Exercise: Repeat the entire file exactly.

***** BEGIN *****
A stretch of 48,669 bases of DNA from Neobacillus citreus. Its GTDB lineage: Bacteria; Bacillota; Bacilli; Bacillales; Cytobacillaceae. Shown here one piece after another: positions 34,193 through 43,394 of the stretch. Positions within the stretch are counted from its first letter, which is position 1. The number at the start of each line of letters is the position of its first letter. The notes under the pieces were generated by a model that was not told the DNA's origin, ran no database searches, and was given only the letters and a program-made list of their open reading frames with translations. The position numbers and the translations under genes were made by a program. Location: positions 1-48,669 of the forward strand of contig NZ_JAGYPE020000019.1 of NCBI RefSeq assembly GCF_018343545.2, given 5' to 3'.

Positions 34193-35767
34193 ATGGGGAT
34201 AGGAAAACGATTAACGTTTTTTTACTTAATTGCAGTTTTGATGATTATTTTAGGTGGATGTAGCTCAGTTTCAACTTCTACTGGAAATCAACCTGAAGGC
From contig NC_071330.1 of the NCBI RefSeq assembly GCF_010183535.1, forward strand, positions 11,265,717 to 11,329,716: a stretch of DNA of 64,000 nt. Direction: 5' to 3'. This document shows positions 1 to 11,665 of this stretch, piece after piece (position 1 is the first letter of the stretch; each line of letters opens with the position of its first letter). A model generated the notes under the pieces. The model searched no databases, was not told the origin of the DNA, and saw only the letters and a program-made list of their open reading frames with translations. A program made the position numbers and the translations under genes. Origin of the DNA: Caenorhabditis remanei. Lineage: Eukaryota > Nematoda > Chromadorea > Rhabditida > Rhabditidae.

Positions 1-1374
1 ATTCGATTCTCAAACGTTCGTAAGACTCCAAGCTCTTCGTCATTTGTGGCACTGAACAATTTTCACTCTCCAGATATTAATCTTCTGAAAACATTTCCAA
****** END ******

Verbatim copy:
A stretch of 48,669 bases of DNA from Neobacillus citreus. Its GTDB lineage: Bacteria; Bacillota; Bacilli; Bacillales; Cytobacillaceae. Shown here one piece after another: positions 34,193 through 43,394 of the stretch. Positions within the stretch are counted from its first letter, which is position 1. The number at the start of each line of letters is the position of its first letter. The notes under the pieces were generated by a model that was not told the DNA's origin, ran no database searches, and was given only the letters and a program-made list of their open reading frames with translations. The position numbers and the translations under genes were made by a program. Location: positions 1-48,669 of the forward strand of contig NZ_JAGYPE020000019.1 of NCBI RefSeq assembly GCF_018343545.2, given 5' to 3'.

Positions 34193-35767
34193 ATGGGGAT
34201 AGGAAAACGATTAACGTTTTTTTACTTAATTGCAGTTTTGATGATTATTTTAGGTGGATGTAGCTCAGTTTCAACTTCTACTGGAAATCAACCTGAAGGC
From contig NC_071330.1 of the NCBI RefSeq assembly GCF_010183535.1, forward strand, positions 11,265,717 to 11,329,716: a stretch of DNA of 64,000 nt. Direction: 5' to 3'. This document shows positions 1 to 11,665 of this stretch, piece after piece (position 1 is the first letter of the stretch; each line of letters opens with the position of its first letter). A model generated the notes under the pieces. The model searched no databases, was not told the origin of the DNA, and saw only the letters and a program-made list of their open reading frames with translations. A program made the position numbers and the translations under genes. Origin of the DNA: Caenorhabditis remanei. Lineage: Eukaryota > Nematoda > Chromadorea > Rhabditida > Rhabditidae.

Positions 1-1374
1 ATTCGATTCTCAAACGTTCGTAAGACTCCAAGCTCTTCGTCATTTGTGGCACTGAACAATTTTCACTCTCCAGATATTAATCTTCTGAAAACATTTCCAA